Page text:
Developing countless sensational arguments filled with insight covering fields from epistemology to philosophy of language and science, Dr. Quine has created a new paradigm of philosophy for the second half of the 20th century.
＊This category then was Category of Creative Arts and Moral Sciences.
＊This field then was Field of Philosophy.
Methods of logic
Two Dogmas of Empiricism
From a logical point of view
Word and Object
Philosophy of logic
The roots of reference
A great analytic philosopher, Dr. Willard Van Orman Quine, has made outstanding contributions to the progress of philosophy in the 20th century by proposing numerous theories based on keen insights in logic, epistemology, philosophy of science and philosophy of language.
Dr. Quine’s first major achievements were in the fields of mathematical logic and set theory, in which he formally simplified B. Russell’s logical system. While actively engaging in theoretical exchanges with logical positivists in Europe, he fundamentally restructured their theories in the pragmatic tradition of American philosophy. As a result, he founded an original holistic philosophy, which can be characterized as radicalized empiricism.
Traditional empiricism holds that in testing a scientific hypothesis, an individual statement is compared with an empirical fact. Dr. Quine pointed out, instead, that in such testing, statements will be subject to comparison with experience as a collective whole (the Quine – Duhem Thesis). This holistic theory of knowledge overturned the dualistic epistemological assumption of the logical positivists, which distinguished “analytic statements” (such as the statements in mathematics and logic), in which truth is established independent of experience, from “synthetic statements” (empirical statements), in which truth is established only through experience. Because the distinction between the analytic and the synthetic was an assumption shared by the philosophy of rationalism as well as Kant’s critical philosophy, Dr. Quine’s attack on this distinction is tantamount to a fundamental criticism of traditional Western philosophy. In place of traditional epistemology, Dr. Quine proposed a new conception of philosophy as a theoretical undertaking that is inherently related to natural sciences (Naturalized Philosophy).
Furthermore, Dr. Quine pointed out that in translating between two mutually unrelated languages two or more translation manuals that are empirically, equally adequate but logically incompatible may exist (the Indeterminacy of Translation Thesis). This discovery in the philosophy of language has not only given rise to fundamental questions regarding the meaning of words and the reference to objects but has also served to provide a logical basis for discussing a wide range of issues, such as cultural relativity and mutual comprehension of different world views.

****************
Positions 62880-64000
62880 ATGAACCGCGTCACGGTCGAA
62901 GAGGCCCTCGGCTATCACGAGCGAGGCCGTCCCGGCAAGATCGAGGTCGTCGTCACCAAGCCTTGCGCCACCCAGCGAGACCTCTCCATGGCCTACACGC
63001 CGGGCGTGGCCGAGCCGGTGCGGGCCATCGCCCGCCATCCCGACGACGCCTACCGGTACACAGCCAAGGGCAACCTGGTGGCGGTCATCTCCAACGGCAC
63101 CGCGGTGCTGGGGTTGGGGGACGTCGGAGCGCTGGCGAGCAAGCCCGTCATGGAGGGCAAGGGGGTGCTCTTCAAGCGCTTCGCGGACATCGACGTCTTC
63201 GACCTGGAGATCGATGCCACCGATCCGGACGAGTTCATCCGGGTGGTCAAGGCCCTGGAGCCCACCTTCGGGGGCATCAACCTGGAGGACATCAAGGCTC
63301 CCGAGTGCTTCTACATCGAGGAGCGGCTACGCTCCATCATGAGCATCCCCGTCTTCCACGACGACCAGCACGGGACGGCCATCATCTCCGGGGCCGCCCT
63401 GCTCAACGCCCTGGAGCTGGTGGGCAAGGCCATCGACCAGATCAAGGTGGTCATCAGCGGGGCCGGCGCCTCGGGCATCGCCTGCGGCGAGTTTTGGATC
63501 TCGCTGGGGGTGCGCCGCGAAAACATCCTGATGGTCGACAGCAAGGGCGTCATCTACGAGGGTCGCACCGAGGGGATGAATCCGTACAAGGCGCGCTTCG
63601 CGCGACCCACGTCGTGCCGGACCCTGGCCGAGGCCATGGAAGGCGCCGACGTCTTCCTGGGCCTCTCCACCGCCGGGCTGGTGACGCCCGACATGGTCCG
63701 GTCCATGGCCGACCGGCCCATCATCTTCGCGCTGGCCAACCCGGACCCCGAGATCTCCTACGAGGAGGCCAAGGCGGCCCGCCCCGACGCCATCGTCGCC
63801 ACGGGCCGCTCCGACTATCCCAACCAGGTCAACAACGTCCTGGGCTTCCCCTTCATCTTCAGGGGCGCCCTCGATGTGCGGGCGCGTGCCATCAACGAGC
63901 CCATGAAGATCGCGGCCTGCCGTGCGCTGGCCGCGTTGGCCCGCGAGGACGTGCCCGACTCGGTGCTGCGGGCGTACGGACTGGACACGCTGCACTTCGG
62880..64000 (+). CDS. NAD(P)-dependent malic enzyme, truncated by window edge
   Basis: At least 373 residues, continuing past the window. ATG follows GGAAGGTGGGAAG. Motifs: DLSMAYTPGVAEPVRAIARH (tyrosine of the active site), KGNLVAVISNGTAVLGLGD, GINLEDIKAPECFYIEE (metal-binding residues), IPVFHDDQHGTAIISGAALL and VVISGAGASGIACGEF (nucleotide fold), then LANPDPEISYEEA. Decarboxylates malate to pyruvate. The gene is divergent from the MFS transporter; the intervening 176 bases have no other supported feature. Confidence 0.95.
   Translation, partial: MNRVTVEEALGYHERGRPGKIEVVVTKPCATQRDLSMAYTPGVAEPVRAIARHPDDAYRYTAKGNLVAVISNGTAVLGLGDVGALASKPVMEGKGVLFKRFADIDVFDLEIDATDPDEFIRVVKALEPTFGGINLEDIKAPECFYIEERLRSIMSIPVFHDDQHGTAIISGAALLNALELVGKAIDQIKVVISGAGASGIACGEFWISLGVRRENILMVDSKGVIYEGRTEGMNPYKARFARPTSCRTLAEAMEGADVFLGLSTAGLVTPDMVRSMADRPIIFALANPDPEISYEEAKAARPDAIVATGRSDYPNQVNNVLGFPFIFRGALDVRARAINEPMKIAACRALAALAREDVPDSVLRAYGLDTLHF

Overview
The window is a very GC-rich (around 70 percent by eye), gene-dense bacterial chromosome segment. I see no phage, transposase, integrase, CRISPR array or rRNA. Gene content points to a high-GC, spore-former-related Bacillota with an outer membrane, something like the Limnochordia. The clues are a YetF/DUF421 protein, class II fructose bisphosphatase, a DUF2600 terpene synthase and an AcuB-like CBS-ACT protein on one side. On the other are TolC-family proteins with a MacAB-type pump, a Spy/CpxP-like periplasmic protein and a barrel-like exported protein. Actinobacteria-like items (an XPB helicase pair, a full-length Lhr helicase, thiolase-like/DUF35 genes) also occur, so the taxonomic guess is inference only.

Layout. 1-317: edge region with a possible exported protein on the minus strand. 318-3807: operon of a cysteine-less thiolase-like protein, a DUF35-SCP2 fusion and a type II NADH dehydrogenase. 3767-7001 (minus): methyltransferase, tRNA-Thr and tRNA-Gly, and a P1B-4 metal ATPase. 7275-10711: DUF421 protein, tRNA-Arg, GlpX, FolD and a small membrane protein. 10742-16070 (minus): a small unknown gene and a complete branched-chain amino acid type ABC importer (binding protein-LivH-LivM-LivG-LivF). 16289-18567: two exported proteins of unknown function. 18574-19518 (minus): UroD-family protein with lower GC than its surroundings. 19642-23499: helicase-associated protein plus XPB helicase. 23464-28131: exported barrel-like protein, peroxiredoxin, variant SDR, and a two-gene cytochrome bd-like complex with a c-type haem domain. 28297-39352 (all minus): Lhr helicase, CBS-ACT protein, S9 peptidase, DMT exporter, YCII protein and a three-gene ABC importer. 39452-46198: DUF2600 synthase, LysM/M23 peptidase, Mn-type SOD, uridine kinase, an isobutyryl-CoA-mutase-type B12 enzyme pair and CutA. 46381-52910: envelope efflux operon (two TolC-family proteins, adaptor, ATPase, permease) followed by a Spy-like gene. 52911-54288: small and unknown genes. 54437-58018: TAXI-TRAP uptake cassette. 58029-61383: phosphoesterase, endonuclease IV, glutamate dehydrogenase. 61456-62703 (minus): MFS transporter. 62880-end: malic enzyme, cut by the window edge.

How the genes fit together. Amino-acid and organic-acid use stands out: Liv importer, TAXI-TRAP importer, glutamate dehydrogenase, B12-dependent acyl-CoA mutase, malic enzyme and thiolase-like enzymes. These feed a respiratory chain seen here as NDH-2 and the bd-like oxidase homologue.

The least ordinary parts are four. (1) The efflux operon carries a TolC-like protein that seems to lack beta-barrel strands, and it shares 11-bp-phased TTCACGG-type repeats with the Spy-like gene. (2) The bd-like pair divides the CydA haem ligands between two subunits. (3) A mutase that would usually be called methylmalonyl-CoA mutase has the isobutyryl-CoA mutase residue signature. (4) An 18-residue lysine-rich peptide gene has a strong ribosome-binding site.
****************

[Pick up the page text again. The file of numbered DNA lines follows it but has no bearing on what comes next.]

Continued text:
The achievements of Dr. Willard Van Orman Quine, supported by his rigorous logical analysis, have contributed greatly to revitalizing and deepening the discussion of the fundamental problems of philosophy. It is impossible to discuss contemporary philosophy without mentioning Dr. Quine’s achievements. For these reasons, the Inamori Foundation is pleased to bestow upon Dr. Willard Van Orman Quine the 1996 Kyoto Prize in Creative Arts and Moral Sciences.
A childhood interest in maps fostered my taste for structure and precision as well as curiosity about the world. Aptitude for mathematics emerged, and a leaning toward language and philosophy. In college I majored in mathematics with honors reading in mathematical logic. This subject was offbeat in America, but later gained glory through G?del’s theorem and computer theory. I revealed in the rigor and economy of Whitehead and Russell’s reduction of mathematics to a few symbols of logic and set theory. I even enhanced it, as had Tarski and G?del.
Besides reducing concepts by definitions, Whitehead and Russell reduced theory to axioms. Contradiction then threatened, in Russell’s paradox of the class of all non-self-members. His solution involved complicating the grammar and infinitely reduplicating the objects of mathematics. I freed his solution from these drawbacks. This strengthened the system, again threatening contradiction. None has been found.
The paradoxes and G?del’s theorem reveal the power of classes, in contrast to elementary logic. It is misleading to say mathematics reduces to logic. Say to logic and set theory.
Some balk at assuming classes and other abstract objects. But what does assuming an object consist in? Not in direct specification, but in repeated reference to an unspecified object of a specified sort. This lends structure to science. Science needs classes but no properties or meanings. These are in trouble over identity and difference.
As my logico-mathematical concerns rounded off in middle life, my attention turned more to the philosophy of natural science. But tidy parsimony is a beacon for natural science as well, and for its philosophy.